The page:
Science.gov (United States)

    Martin, Florence; Ertzberger, Jeffrey

    2016-01-01

    Here and now mobile learning has the capability to engage learners anytime and anywhere and situate them in their learning context. Mobile devices provide opportunity for learners to participate in reflective activities with experts, peers or self while being situated in the learning context such as being in a museum or gallery and using mobile…

  7. Effects of Reflection Type in the Here and Now Mobile Learning Environment

    Science.gov (United States)

    Martin, Florence; Ertzberger, Jeffrey

    2016-01-01

    Here and now mobile learning has the capability to engage learners anytime and anywhere and situate them in their learning context. Mobile devices provide opportunity for learners to participate in reflective activities with experts, peers or self while being situated in the learning context such as being in a museum or gallery and using mobile…

  8. Effects of composition and exposure on the solar reflectance of Portland cement concrete

    Energy Technology Data Exchange (ETDEWEB)

    Levinson, Ronnen; Akbari, Hashem

    2001-12-21

    Increasing the solar reflectance (albedo) of a paved surface keeps it cooler in the sun, reducing convection of heat from pavement to air and thereby decreasing the ambient air temperature. Simulations of the influence of pavement albedo on air temperature in Los Angeles predict that increasing the albedo of 1,250 km2 of pavement by 0.25 would save cooling energy worth $15M yr-1, and reduce smog-related medical and lost-work expenses by $76M yr-1. Most sidewalks and a small fraction of roads and parking areas are paved with portland cement concrete, which can be made quite reflective through suitable choice of cement and aggregate. Variations with composition and environmental exposure of the albedos of portland cement concrete pavements were investigated through laboratory fabrication and exposure of 32 mixes of concrete. Twenty-four mixes yielded substandard, ''rough'' concretes due to high, unmet aggregate water demand. The albedos of the remaining eight ''smooth'' concrete mixes ranged from 0.41 to 0.77 (mean 0.59). Simulated weathering, soiling, and abrasion each reduced average concrete albedo (mean decreases 0.06, 0.05, and 0.19, respectively), though some samples became slightly more reflective through weathering or soiling. Simulated rain (wetting) strongly depressed the albedos of concretes (mean decrease 0.23) until their surfaces were dried. Concrete albedo grew as the cement hydration reaction progressed (mean increase 0.08), but stabilized within six weeks of casting. White-cement concretes were on average significantly more reflective than gray-cement concretes. The albedo of the most-reflective white-cement concrete was 0.18 to 0.39 higher than that of the most-reflective gray-cement concrete, depending on state of exposure. Concrete albedo generally correlated with cement albedo and sand albedo, and, after abrasion, with rock albedo. Cement albedo had a disproportionately strong influence on the reflectance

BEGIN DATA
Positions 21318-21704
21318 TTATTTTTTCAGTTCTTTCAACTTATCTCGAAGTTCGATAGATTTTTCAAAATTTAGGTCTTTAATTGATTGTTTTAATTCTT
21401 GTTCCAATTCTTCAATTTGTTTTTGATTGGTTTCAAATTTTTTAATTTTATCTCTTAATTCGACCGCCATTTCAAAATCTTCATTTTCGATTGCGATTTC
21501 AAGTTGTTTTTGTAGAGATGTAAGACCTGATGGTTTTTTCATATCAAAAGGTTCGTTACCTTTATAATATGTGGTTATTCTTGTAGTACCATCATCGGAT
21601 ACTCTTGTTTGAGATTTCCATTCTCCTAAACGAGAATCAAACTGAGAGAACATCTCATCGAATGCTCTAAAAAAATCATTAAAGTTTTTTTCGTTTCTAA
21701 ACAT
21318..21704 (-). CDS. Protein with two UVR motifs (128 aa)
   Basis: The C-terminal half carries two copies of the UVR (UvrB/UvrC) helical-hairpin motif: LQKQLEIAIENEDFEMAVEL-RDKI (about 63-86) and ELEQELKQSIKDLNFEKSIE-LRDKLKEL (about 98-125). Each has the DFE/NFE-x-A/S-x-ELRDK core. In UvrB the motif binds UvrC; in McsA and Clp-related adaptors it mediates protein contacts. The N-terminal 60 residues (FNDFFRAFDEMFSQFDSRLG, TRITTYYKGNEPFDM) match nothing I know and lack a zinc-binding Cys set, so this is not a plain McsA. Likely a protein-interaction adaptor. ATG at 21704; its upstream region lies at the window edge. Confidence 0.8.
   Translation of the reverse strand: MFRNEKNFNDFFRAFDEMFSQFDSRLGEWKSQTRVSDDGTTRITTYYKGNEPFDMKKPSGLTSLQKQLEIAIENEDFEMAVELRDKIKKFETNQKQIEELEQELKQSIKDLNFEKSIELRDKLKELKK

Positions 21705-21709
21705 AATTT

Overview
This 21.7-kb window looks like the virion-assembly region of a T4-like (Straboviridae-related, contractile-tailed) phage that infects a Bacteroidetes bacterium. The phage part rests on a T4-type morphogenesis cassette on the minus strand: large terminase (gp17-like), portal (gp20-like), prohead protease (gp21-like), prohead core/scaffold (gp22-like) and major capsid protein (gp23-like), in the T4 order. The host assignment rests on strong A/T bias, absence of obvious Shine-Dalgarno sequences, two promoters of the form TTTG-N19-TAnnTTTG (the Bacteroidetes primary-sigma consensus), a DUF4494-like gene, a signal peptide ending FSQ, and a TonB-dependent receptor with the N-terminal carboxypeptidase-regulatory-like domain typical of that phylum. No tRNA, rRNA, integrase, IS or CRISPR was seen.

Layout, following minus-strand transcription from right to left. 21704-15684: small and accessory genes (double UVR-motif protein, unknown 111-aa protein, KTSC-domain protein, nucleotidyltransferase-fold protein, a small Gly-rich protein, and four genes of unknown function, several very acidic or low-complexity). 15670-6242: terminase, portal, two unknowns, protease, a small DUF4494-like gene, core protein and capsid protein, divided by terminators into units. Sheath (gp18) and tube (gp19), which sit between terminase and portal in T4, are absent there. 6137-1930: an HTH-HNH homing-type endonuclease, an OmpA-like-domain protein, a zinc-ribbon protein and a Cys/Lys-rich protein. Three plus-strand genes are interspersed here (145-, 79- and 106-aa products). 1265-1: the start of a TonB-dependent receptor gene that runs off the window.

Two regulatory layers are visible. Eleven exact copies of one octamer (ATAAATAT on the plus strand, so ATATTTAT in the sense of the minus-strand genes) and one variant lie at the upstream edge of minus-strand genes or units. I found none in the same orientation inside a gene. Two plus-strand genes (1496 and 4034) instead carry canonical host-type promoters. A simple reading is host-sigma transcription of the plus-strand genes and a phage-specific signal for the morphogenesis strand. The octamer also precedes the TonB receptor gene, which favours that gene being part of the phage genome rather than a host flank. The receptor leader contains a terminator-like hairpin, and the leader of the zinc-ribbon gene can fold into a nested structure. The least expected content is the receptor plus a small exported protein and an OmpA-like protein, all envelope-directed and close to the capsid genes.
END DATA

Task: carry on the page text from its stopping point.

9. Effects of exchange-correlation potentials in density functional descriptions of ground-state and photoionization of fullerenes

    Science.gov (United States)

    Choi, Jinwoo; Chang, Eonho; Anstine, Dylan M.; Chakraborty, Himadri